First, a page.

The first of the romantic comedies to pair Doris Day and Rock Hudson, Pillow Talk, was both an absolute delight and a box-office smash. Their second outing, Lover Come Back, repeated the formula and surprisingly was almost as good. Their third and final teaming in Send Me No Flowers proved that lightning might strike twice, but it doesn't strike three times. This one just doesn't quite make it.
That's not to say that it isn't entertaining, but the magic is just somehow lacking.
Hudson is George Kimball, the world’s biggest hypochondriac. On yet another visit to his doctor he overhears a telephone call. The doctor is discussing another patient who has only a few weeks to live, and of course he thinks he’s the one who is about to die.
Once he gets over the shock he decides that his first priority must be to line up a new husband for his wife Judy (Doris Day). The bumbling efforts of George and his best friend Arnold (Tony Randall) to find Judy a suitable new mate have the effect of making her suspect that George is actually having an affair.
The slightness of the plot is no problem. The lead actors are all good enough to produce movie magic out of the flimsiest of comedy plots. The problem isn’t even the script. There are amusing gags and funny situations and again with three comic talents of the stature of Day, Hudson and Randall even a slightly weak script isn’t a fatal flaw.
The real problem is that the characters played by Day and Hudson are already married. The fun of any Doris Day romantic comedy is the sexual tension between her and her leafing man. For all the nonsense that has been written about Day as the eternal virgin her romantic comedies were all sex comedies and they worked because with any halfway decent leading man Day could produce an impressive quantity of sexual chemistry. She and Clark Gable sizzled in Teacher's Pet, and she and Hudson sizzled in Pillow Talk and Lover Come Back. The sexual tension was there on both sides, and it provided the fuel that made those movies zing. Casting them as a married couple was a major error of judgment.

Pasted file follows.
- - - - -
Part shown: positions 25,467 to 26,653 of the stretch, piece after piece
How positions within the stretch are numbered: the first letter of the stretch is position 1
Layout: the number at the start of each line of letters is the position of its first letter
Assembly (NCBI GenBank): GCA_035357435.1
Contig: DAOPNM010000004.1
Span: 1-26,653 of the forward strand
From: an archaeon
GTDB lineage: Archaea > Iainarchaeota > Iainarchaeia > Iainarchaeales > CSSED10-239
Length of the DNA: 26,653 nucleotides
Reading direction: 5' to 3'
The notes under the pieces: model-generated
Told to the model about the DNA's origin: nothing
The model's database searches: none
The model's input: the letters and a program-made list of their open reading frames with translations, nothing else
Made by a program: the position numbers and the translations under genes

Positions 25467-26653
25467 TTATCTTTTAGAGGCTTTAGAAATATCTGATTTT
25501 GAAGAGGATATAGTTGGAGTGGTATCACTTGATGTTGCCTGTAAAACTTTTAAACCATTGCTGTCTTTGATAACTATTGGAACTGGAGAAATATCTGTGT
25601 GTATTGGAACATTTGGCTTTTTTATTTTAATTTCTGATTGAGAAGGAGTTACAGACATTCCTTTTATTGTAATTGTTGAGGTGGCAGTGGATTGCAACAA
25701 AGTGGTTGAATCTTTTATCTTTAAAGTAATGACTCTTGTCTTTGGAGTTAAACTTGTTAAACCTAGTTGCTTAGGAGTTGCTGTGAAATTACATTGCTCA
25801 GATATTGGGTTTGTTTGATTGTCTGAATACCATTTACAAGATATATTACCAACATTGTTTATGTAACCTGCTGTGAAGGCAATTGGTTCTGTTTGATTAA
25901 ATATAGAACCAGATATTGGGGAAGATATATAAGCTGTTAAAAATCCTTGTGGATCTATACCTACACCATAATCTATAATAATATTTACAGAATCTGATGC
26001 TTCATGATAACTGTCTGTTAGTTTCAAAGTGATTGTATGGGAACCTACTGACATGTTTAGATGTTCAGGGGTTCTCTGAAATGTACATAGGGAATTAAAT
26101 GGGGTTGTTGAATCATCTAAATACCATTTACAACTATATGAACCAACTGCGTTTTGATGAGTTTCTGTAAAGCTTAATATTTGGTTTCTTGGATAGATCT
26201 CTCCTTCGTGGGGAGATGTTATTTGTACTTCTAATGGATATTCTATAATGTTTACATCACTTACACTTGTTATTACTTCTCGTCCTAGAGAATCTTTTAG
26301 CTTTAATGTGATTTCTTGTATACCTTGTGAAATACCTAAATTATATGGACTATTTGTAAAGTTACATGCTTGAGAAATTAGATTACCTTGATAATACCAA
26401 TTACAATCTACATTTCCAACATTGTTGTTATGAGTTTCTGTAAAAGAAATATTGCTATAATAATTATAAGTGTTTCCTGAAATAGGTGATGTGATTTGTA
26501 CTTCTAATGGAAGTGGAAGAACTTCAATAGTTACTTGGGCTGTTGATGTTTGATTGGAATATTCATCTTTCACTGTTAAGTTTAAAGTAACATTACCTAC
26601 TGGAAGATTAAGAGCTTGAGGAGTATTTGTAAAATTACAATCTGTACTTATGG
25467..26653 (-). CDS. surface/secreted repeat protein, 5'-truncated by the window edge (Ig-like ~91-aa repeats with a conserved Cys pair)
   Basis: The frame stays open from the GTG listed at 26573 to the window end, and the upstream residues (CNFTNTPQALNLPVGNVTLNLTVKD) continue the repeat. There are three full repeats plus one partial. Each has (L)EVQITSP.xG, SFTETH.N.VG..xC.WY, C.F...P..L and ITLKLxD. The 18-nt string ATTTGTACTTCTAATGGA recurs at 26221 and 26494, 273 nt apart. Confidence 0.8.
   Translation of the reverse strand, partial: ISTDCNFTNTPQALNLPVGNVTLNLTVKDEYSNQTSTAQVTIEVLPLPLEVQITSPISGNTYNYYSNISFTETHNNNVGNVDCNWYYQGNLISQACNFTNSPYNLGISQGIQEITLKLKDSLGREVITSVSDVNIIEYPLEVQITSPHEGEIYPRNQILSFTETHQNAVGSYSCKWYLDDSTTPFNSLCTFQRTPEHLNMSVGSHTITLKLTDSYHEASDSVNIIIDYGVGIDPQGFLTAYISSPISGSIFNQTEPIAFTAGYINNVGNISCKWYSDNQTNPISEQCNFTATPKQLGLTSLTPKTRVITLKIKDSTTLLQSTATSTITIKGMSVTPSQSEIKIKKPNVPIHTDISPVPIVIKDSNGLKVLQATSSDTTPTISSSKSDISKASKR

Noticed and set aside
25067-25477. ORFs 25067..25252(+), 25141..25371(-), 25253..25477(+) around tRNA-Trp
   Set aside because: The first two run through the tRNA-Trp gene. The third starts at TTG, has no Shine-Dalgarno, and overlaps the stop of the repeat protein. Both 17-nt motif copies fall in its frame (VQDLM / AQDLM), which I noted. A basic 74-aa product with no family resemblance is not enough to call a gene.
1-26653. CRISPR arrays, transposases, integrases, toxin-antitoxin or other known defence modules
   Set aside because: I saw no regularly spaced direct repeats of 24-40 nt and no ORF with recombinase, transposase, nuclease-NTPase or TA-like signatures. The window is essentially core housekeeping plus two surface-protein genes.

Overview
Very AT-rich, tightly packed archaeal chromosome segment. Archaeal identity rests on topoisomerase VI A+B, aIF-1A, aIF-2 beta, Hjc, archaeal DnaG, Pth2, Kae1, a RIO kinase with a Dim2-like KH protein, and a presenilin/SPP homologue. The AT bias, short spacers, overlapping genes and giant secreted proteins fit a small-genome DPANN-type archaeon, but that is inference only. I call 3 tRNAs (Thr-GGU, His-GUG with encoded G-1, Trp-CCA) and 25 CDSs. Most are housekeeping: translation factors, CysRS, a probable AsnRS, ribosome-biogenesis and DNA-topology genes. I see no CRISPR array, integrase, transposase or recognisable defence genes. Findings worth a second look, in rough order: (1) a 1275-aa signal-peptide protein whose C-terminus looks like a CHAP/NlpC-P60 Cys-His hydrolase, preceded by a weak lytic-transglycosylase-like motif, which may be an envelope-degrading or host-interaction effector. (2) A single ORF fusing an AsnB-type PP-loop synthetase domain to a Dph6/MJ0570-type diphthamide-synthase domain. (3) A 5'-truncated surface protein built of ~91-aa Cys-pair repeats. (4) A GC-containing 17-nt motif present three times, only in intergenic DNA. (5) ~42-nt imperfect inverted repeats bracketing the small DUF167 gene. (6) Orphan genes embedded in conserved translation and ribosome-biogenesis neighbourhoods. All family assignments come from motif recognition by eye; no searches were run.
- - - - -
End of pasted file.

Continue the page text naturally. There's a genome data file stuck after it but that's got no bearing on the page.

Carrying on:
There’s another problem, and that’s the character of Judy. In all of Day’s best romantic comedies she plays a smart, strong, independent, opinionated career woman. That’s what she did well. In Send Me No Flowers she has to play a housewife and it just doesn’t suit her style. She doesn’t get to be feisty enough, and she doesn’t get to be sexy enough.
Hudson is OK, but he was always at his best in this type of movie when his leading lady had the opportunity to provide some fireworks and with Day forced to play such a low-key role he has no-one to bounce off. Even Tony Randall is somewhat dull, since there’s no love interest for him and all he has to do is get drunk. There’s just a general lack of sex in this movie.
I also have to say that Doris Day doesn’t look as good in this movie as in most of her other movies. Her hairstyles and her clothes are mostly decidedly on the dowdy side. Which doesn’t suit her.
Send Me No Flowers is a gently amusing and thoroughly harmless time-killer, but compared to the sparkle and the zip and the sexiness of Pillow Talk it’s a considerable disappointment.